PSIR 632 | Course Introduction and Application Information

Course Name
International Security
Code
Semester
Theory
(hour/week)
Application/Lab
(hour/week)
Local Credits
ECTS
PSIR 632
Fall/Spring
1
3
3
7.5

Prerequisites
None
Course Language
English
Course Type
Elective
Course Level
Third Cycle
Course Coordinator -
Course Lecturer(s) -
Assistant(s) -
Course Objectives To provide students with the opportunity to study an area of central importance in International Relations by providing a theoretical foundation. To analyze the changing nature of International Security with the emergence of the post Cold War era and assess changes in the international system as a result.
Course Description The students who succeeded in this course;
  • Understand “Security” conceptually in both its international and national contexts
  • Understand and reflect generally on the nature of war and conflict in the international system
  • Understand the roles played by different actors in the maintenance of international peace and security, in the post-Cold War era
  • Analyze and comment on the emerging threats to international security
  • To identify and discuss broadened aspects of international security such as weapons proliferation, terrorism, drug trafficking, mass migration and population explosion
Course Content To provide students with the opportunity to study an area of central importance in International Relations by providing a theoretical foundation. To analyze the changing nature of International Security with the emergence of the post Cold War era and assess changes in the international system as a result.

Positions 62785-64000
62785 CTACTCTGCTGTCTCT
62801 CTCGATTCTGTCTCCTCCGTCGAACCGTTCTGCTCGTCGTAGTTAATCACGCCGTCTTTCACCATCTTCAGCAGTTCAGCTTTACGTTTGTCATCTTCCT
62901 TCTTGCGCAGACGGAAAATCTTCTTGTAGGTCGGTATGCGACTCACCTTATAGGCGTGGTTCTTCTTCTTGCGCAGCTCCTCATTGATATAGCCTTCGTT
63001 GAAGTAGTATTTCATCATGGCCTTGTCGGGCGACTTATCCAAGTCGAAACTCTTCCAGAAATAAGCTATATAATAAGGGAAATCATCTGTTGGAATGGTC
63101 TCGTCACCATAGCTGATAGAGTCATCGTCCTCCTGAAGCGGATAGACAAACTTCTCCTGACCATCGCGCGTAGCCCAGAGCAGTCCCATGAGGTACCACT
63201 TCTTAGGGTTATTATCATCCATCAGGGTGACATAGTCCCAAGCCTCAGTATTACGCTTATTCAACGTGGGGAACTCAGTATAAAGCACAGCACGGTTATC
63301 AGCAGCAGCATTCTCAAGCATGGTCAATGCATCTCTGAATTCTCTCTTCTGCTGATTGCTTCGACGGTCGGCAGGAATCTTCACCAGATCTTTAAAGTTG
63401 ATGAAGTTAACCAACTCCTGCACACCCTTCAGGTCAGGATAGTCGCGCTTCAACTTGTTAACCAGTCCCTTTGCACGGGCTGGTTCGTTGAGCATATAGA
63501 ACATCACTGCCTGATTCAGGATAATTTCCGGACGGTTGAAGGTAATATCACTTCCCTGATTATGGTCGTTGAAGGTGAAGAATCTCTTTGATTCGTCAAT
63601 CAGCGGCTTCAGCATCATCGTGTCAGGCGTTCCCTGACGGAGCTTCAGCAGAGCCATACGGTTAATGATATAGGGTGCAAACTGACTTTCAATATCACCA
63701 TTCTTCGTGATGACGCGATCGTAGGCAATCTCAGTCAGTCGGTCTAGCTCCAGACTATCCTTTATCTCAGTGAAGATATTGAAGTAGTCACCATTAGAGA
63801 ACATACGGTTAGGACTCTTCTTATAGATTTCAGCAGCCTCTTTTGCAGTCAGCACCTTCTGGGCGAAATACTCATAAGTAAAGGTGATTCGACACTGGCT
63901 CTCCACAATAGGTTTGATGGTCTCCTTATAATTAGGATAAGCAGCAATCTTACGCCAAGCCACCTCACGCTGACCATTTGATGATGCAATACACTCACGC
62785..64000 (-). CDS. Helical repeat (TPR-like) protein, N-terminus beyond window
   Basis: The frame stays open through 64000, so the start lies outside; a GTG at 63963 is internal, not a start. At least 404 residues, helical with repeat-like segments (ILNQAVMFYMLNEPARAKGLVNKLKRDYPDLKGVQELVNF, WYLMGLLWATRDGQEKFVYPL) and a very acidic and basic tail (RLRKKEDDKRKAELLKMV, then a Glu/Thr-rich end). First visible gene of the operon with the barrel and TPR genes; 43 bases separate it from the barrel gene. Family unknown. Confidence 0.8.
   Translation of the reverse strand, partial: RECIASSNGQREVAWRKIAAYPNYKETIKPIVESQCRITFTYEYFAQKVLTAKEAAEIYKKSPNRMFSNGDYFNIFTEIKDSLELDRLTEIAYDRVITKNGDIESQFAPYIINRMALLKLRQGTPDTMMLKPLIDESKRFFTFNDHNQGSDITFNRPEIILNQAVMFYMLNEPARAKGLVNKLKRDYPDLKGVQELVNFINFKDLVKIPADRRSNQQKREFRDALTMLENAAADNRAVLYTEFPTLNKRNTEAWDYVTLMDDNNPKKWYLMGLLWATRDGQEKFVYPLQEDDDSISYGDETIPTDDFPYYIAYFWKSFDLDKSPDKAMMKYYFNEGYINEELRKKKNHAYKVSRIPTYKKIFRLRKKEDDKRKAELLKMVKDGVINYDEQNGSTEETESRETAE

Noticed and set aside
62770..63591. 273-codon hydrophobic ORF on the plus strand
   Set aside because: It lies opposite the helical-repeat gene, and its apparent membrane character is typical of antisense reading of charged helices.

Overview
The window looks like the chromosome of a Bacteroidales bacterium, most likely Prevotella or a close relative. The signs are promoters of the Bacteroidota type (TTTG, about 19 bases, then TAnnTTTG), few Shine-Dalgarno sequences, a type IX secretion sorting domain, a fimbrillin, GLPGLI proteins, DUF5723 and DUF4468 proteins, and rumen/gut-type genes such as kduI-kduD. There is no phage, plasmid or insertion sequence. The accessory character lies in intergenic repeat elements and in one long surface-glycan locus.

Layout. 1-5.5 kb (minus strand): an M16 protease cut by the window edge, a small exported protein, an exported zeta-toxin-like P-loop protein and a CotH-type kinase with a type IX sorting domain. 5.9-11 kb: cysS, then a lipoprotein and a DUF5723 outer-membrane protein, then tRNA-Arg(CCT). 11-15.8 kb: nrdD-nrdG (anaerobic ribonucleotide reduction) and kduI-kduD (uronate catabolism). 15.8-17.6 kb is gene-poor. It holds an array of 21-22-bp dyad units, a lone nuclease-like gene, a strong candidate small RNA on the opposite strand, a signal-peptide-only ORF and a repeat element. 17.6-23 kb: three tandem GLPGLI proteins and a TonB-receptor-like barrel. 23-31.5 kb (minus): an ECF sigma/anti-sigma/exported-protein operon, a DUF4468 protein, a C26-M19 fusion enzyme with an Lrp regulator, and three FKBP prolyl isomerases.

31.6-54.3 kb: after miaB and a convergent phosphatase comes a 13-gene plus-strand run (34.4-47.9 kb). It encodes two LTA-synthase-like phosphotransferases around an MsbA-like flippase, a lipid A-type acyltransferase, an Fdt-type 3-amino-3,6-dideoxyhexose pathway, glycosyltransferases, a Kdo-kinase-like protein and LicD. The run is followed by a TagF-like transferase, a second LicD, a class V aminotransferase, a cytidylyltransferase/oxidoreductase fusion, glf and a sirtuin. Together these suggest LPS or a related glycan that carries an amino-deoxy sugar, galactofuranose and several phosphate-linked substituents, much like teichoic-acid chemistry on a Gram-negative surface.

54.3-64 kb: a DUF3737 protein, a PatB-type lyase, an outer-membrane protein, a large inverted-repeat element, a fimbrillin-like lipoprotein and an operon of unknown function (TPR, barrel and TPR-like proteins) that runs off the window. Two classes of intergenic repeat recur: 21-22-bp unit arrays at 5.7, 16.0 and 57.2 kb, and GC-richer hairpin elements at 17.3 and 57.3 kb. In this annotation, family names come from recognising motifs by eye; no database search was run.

Course Category

Core Courses
Major Area Courses
X
Supportive Courses
Media and Management Skills Courses
Transferable Skill Courses

 

WEEKLY SUBJECTS AND RELATED PREPARATION STUDIES

Week Subjects Related Preparation
1 Introduction – syllabus presentation and explanation. Syllabus and documents containing rules for the undertaking and evaluation of students’ individual analytical work
2 What is Security? Kolodziej, Part I Aydın, Ch. 2 Aydın, Ch. 11 Aydın, Ch. 13 Aydın, Ch. 14 Aydın, Ch. 15 Aydın, Ch. 16 Aydın, Ch. 17 Aydın, Ch. 26
3 Theoretical Perspectives on International Security - I Kolodziej, Part II and Part III Aydın, Ch. 9
4 Theoretical Perspectives on International Security - II Kolodziej, Part II and Part III Aydın, Ch. 10
5 First Drafts Due Discussion of students' staff
6 Use of Force I: War and Its Causes Art and Waltz, Ch 1 Art and Waltz, Ch 2 Art and Waltz, Ch 3 Art and Waltz, Ch 9 Art and Waltz, Ch 10 Aydın, Ch. 3 Aydın, Ch. 4 Aydın, Ch. 17 Aydın, Ch. 24
7 Use of Force II: Coercion, Compellence, and Deterrence Art and Waltz, Ch 4 Art and Waltz, Ch 14 Art and Waltz, Ch 16 Aydın, Ch. 23
8 Use of Force III: Asymmetric Conflict, Insurgency, and Terrorism Art and Waltz, Ch 5 Art and Waltz, Ch 29 Art and Waltz, Ch 30 Art and Waltz, Ch 31 Art and Waltz, Ch 32 Aydın, Ch. 5 Aydın, Ch. 6 Aydın, Ch. 7
9 Second drafts due Discussion of students' draft
10 Weapons of Mass Destruction Art and Waltz, Ch 6 Art and Waltz, Ch 7 Art and Waltz, Ch 8 Art and Waltz, Ch 21 Art and Waltz, Ch 22 Art and Waltz, Ch 23 Art and Waltz, Ch 24 Art and Waltz, Ch 25
11 Peacekeeping and Humanitarian Interventions Art and Waltz, Ch 26 Art and Waltz, Ch 27 Aydın, Ch. 15 Aydın, Ch. 19 Aydın, Ch. 22
12 Emerging Threats to International Security - I Additional readings provided by the instructor.
13 Emerging Threats to International Security - II Additional readings provided by the instructor.
14 Review
15 Papers Due
16 Review of the Semester